Seems like you’ve gotten loads of feedback on your second question, so I’ll endeavor to give the skinny on the first.
I’m a Regulatory Affairs manager for a Medical Device company, so this is essentially how I whittle away my days.
It is legal for pharmaceutical companies to market their products directly to consumers (DTC), provided that the marketing items meet certain requirements stipulated in the Code of Federal Regualtions. Since the FDA considers “any statements, claims…” etc. to be labeling, and since the FDA has strict requirements for labeling content, the FDA made some laws governing DTC advertising of prescription pharmaceuticals.
Let me summarize:
-DTC ads have to provide consumers with either an 800 number or other means of obtaining “additional” information (i.e. a package insert). Telling the millions to “ask your doctor” seems to satisfy this requirement.
-DTC ads for prescription drugs have to balance claims of effectiveness with truthful and accurate disclosure of side effects. In other words, if you say that Viagra helps sustain erections, you’d also have to say that it could raise blood pressure. If you don’t state any claims in your ad, then you don’t need to mention side effects. Pointing consumers to “ask the doc.” is one way around having to list out side effects publicly. This way the pros and cons can be discussed in private and with personal emphasis.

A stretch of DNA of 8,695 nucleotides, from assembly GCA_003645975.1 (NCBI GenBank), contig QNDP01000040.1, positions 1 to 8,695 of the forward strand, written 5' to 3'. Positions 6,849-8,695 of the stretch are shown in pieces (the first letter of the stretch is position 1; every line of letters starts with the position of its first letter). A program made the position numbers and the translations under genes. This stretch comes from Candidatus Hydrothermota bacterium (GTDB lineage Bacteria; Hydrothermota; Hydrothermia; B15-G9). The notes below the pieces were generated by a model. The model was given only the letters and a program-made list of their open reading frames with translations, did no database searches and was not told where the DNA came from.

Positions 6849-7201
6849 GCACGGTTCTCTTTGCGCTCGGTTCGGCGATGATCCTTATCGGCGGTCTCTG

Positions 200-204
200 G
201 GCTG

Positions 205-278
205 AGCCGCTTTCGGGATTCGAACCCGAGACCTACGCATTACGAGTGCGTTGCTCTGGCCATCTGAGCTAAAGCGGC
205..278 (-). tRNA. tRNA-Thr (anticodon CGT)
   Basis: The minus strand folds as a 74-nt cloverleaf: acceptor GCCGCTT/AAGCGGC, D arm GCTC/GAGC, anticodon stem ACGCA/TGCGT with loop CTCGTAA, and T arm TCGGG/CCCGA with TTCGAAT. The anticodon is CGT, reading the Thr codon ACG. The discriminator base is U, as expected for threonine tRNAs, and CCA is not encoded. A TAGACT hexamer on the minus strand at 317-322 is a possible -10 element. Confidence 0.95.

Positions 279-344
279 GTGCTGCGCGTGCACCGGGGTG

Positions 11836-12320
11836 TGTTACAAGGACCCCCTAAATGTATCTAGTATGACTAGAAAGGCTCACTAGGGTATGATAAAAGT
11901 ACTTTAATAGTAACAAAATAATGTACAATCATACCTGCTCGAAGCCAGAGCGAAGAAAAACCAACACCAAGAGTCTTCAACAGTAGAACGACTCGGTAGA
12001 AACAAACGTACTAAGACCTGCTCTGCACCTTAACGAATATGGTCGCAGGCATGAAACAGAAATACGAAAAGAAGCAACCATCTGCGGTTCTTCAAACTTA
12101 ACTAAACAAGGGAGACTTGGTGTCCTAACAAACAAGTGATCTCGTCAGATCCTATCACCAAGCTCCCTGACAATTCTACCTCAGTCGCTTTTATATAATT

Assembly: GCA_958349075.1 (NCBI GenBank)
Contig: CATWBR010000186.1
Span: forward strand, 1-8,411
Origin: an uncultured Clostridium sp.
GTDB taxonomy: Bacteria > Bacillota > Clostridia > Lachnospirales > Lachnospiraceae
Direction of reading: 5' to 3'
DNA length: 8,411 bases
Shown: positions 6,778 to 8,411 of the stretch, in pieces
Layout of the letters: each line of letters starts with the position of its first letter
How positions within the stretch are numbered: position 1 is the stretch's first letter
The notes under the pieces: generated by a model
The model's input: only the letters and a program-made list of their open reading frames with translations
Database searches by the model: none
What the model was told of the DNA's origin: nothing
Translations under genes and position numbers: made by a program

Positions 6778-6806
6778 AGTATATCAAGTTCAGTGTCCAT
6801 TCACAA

-The most obvious reason of all for the “ask you doc” statement is that this is a prescription drug and is not available over the counter.
There are loads of other requirements, including the size of text and logos to be present in the ad, but I think these get to the heart of your question.
If you’re having trouble sleeping, check out FDA’s Center for Drug Evaluation and Research at http:\www.fda.gov\cder